At the Treaty of Fort Laramie, the Sioux were promised that the Black Hills would not be settled by white Americans.

  • disease

    an impairment of health or a condition of abnormal functioning

    NOTES:

    smallpox killed large numbers of Native Americans after they had contact with white Americans

    EXAMPLE SENTENCE:

    Disease and warfare were two important factors in the decline of Indian populations in the 19th Century.

 

 

ONLINE LESSONs

 

 

 

 

 

 

 

 

Native Americans:  Conflict, Conquest, and Assimilation During the Gilded Age...

8.92 Trace the evolution of federal policies toward American Indians, including movement to reservations; assimilation, boarding schools, wars with Indians (Little Big Horn and Wounded Knee), and the impact of the railroad and settlement patterns of pioneers, Buffalo Soldiers (George Jordan), and the Dawes Act.

 

 

RESEARCH LINKS

 

 

 

 

 

 

Impact of Homestead Act...

This video describes the impacts of the Homestead Act of 1862.

Westward Expansion Rap...

8.93 Explain the significance of various American Indian leaders, including:
Bio. Crazy Horse
Bio. Geronimo
Bio. Sitting Bull
Bio. Chief Joseph
 

 

 

8.94 Explain the impact of the Homestead Act.

 

 

Brush your history with a quick overview of the 1862 Homestead Act, one of Abraham Lincoln's crowning legislative achievements.

 

American Indian Rap - Smart Songs

Great Native Indian Chiefs and Native Indians of North America...

Photographs of great Native Indian Chiefs and Native Indians from North America including, Chief Dan George (British Columbia, Canada), Geronimo (United States), Sitting Bull (United States), Crowfoot (Alberta, Canada) Peenamin McKenzie (Sheshashiu, Canada), Rain in the Face (United States), John Grass Pezi, Little Wound, Looking Glass. Labrador Innu paintings by Sheilagh Harvey. Song "Akua Tuta" by Innu band Kashtin.

A History of 19th Century Inventions...

Every one of these common-day items were invented throughout the years of 1814-1915.  Song - The Scientist by Coldplay

8.95 Analyze how significant inventors and their inventions, including barbed wire, the six shooter, windmills, sod housing, and the steel plow changed life in the West.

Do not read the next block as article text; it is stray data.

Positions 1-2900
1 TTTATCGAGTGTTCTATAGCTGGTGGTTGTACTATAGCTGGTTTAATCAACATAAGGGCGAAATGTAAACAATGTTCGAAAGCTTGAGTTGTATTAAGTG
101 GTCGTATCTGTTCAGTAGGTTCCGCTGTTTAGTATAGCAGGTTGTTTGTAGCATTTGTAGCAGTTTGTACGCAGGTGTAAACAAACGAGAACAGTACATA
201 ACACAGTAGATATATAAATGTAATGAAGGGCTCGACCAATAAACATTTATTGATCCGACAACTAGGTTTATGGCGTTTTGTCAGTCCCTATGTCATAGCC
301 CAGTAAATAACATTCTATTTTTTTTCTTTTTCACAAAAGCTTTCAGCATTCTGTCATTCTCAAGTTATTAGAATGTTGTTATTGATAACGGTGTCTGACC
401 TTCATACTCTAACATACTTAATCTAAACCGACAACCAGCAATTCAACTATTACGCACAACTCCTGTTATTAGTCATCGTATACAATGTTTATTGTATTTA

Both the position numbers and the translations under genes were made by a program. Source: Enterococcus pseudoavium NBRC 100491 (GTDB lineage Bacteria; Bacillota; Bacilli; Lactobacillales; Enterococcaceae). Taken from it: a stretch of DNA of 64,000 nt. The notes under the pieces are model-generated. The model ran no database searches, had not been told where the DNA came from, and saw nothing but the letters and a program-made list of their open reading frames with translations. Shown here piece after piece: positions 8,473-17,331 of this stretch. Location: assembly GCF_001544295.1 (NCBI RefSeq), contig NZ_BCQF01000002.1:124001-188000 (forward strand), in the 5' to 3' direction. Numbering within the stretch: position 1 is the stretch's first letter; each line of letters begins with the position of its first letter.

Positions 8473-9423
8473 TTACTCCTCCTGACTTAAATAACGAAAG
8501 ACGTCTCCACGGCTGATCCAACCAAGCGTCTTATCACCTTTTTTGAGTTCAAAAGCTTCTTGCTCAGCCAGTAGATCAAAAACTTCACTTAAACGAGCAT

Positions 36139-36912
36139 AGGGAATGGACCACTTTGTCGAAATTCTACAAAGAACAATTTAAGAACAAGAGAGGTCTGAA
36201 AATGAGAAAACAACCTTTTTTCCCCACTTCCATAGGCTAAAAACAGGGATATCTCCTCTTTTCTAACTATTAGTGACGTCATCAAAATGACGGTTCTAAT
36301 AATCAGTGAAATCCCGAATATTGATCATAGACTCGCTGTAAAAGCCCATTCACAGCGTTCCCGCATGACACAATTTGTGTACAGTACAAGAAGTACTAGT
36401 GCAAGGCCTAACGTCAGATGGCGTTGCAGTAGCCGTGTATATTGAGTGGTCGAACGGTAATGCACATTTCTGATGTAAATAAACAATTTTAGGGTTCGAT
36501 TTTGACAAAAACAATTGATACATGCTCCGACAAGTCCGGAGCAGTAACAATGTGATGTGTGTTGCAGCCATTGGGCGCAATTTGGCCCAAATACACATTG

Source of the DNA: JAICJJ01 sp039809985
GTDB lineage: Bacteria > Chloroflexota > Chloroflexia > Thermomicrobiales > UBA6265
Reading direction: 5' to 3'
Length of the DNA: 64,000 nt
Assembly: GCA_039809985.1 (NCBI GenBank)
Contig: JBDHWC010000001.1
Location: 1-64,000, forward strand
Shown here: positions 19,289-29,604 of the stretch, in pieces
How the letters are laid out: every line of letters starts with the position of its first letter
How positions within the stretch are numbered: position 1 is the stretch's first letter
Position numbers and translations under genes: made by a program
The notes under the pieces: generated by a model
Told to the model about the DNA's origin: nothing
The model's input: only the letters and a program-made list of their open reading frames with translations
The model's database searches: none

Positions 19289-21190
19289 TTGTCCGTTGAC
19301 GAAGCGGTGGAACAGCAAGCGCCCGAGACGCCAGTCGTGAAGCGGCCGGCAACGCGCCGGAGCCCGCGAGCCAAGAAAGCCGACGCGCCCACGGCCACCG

Expanding the Transcontinental Railroad:  History and Impact...

8.96 Trace the expansion and development of the Transcontinental Railroad, including the Golden Spike event (1869), and the role that Chinese immigrant laborers (Central Pacific track) and Irish immigrant laborers (Union Pacific track) played in its construction.
 

 

 

READINGS

BUFFALO BILL ENTERTAINS A RUSSIAN GRAND DUKE, 1872 A.D.

 

Buffalo Bill kept a diary of his experience. Read of his account as the Grand Duke's special train pulls into the train station.

SHOOT OUT WITH "WILD BILL" HICKOK, 1869 A.D.

 

The exploits of Wild Bill Hickok - spread by word-of-mouth and embellished by dime novels - would shape the popular image of America's frontier. Tall, lean, muscular, long blond hair falling to his shoulders, two pistols shoved into his belt, wearing a law man's badge on his chest: he personified the image of the Western hero for both his and later generations.

RIDING THE OVERLAND STAGE, 1861 A.D.

 

In 1861, Mark Twain's (real name Samuel Clemens) brother Orion was named Secretary of Nevada Territory. Read of Twain's adventure as he joins his brother for the trip west.

ACTIVITIES

HISTORY MYSTERY NATIVE AMERICAN CULTURE

 

Try your hand at solving this mystery!

THE ANCESTRAL PUEBLO PEOPLE OF NEW MEXICO

 

Experience the history of this Native American Tribe.

IDENTIFY THE TRIBE

See how familiar you are with the major Indian tribes of North America and the regions where they lived.

THE RAILROAD CONNECTION

 

Help solve the mystery of a disappearing railroad town.

VIRTUAL FIELDTRIPS

VIRTUAL FIELD TRIP TO ELLIS ISLAND

 

Explore Ellis Island and meet young Immigrants.

 

HumorousMoment

BBC HORRIBLE HISTORIES Pioneers of Transportation

 

The American Cowboy
8.97 Examine the development and life of the iconic American cowboy, including his skills, clothes and daily life and work.
 
8.98 Explain the concepts of the Open Range, Long Drive and cow towns in the development of the American ranching industry.

 

 

  

Primary Documents and Supporting Texts to Read: A Century of Dishonor, Helen Hunt Jackson.